Lawmakers in Kingston Tuesday debated marijuana decriminalization, even though there is no bill pending or vote scheduled. The move came as the evergreen issue of marijuana law reform picks up momentum in the home of reggae and Rastafari, with other Caribbean and nearby island nations and US states contemplating similar pot law changes.
Marijuana decriminalization or legalization has been a topic of discussion in Jamaica for decades, but no governments have moved beyond the talking stage. As the winds of change blow across the hemisphere, however, pressure for reform is mounting.
In Tuesday’s debate, lawmakers complained that young men are getting criminal records for possession of ganja as the rate of 300 a week. Those criminal records lessen those people’s job prospects, the lawmakers said.
“There is no doubt that ganja can have harmful effects on an individual. But this does not warrant criminalization of thousands of Jamaicans for their personal choice and use, some for reasons deep-rooted in culture,” opposition Jamaica Labor Party lawmaker Daryl Vaz, a former information minister, said in remarks reported by LinkUpRadio.com.
“For personal use, the punishment of a criminal record is too much,” agreed People’s National Party (PNP) Minister of State for Tourism & Entertainment Damion Crawford, the son of a Rastafarian. Too many Jamaicans suffer the consequences of those criminal records for ganja, he added.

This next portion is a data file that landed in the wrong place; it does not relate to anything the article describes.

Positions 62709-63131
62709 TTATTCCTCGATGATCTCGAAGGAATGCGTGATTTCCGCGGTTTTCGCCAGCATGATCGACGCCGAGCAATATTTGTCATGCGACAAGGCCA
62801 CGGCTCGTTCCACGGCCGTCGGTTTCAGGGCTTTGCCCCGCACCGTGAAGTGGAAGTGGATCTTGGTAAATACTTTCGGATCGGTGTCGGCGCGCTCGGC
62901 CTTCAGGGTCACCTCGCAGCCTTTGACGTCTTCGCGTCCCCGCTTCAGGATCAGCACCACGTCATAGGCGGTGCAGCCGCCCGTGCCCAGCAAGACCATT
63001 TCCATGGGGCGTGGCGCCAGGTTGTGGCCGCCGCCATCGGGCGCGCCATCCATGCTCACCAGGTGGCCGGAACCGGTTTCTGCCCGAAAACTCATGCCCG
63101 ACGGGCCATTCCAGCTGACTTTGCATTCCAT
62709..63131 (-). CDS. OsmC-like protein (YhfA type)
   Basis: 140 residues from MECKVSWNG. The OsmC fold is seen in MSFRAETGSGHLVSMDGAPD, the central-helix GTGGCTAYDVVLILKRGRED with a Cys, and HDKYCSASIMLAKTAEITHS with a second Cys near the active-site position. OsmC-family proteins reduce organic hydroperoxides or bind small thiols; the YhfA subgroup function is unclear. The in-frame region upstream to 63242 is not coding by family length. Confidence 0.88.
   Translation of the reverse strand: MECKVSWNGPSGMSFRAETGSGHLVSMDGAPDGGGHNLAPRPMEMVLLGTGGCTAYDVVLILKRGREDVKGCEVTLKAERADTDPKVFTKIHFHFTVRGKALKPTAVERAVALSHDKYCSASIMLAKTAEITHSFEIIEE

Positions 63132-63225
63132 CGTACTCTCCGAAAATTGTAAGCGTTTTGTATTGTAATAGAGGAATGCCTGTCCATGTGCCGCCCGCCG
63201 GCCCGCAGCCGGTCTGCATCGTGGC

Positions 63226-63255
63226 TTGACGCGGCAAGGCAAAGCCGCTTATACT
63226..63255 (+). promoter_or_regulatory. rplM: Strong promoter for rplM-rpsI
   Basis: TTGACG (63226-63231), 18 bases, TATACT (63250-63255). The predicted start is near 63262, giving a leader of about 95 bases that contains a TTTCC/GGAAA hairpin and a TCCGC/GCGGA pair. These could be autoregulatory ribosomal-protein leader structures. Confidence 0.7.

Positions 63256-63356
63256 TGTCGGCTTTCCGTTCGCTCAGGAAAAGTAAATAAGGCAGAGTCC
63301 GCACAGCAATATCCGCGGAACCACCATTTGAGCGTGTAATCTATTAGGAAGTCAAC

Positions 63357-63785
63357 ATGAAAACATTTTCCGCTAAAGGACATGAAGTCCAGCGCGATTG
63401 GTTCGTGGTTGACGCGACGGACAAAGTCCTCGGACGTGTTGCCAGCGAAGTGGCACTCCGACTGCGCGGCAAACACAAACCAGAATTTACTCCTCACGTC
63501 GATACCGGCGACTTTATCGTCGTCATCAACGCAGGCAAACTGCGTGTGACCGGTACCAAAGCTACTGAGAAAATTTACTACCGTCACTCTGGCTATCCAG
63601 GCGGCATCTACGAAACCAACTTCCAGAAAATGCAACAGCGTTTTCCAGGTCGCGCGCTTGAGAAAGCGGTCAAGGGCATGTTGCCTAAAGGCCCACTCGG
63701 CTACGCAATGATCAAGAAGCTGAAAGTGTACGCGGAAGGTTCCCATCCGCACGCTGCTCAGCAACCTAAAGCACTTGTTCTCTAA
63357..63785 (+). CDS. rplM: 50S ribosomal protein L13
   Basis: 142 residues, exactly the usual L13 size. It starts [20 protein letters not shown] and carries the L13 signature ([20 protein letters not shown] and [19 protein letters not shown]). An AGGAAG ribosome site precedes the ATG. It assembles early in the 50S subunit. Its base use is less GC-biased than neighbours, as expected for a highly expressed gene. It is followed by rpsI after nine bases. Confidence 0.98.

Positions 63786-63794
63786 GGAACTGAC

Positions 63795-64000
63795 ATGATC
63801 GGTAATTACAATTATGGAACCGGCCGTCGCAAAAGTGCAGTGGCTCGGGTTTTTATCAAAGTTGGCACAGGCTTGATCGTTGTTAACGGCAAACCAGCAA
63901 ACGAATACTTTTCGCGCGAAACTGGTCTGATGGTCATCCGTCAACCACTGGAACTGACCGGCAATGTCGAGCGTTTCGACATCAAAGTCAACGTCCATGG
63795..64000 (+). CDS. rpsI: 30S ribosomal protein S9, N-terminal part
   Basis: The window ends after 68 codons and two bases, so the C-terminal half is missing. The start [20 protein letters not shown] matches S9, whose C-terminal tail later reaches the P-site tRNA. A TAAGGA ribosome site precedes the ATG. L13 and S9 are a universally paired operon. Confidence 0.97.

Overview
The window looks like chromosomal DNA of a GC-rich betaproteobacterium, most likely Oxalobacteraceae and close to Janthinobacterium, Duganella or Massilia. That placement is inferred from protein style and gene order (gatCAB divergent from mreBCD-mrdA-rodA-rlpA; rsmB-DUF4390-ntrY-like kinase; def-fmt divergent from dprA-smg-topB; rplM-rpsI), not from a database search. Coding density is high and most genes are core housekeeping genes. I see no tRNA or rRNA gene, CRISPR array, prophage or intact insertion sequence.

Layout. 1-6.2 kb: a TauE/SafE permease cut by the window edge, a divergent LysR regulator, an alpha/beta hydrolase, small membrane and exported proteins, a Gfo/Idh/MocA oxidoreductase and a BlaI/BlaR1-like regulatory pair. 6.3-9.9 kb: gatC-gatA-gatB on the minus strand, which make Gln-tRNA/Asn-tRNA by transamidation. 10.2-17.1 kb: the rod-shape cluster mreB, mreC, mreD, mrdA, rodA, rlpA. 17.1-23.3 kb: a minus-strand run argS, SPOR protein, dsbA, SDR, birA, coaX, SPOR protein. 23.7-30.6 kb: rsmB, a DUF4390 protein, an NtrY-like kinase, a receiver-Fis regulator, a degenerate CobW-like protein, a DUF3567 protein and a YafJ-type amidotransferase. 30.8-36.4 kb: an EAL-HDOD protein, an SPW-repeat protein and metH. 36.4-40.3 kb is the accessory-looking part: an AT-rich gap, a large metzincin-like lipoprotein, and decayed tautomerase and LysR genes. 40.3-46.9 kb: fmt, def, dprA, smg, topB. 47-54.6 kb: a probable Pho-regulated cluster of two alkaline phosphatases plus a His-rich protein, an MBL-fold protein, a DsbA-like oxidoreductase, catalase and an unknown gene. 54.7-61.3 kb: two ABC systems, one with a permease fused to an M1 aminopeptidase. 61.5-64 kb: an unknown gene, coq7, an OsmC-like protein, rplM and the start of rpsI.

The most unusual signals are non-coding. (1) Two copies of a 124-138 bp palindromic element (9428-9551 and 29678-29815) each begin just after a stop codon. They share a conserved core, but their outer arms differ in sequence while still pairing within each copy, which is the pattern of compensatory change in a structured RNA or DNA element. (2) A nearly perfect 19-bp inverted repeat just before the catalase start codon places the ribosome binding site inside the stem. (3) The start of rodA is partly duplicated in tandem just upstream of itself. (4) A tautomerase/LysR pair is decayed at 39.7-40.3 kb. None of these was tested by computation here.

The debate came after a PNP lawmaker, Raymond Pryce, filed a motion to open discussion. Pryce argued that the plant has long been a part of Jamaica’s history despite being prohibited in 1913. Pryce said that there was great commercial and medicinal potential in the plant. The plant has long been used medicinally as well as recreationally by rural Jamaicans, and is considered a sacred sacrament by Rastafarians.
More than a decade ago, a government-appointed commission recommending decriminalizing the possession and cultivation of small amounts of pot, saying the herb was “culturally entrenched” in the county, but that recommendation went nowhere in the face of fears of angering the US. Now, with two US states having already legalized marijuana and more getting in line to do so, the fear of dire reaction from Washington has largely dissipated.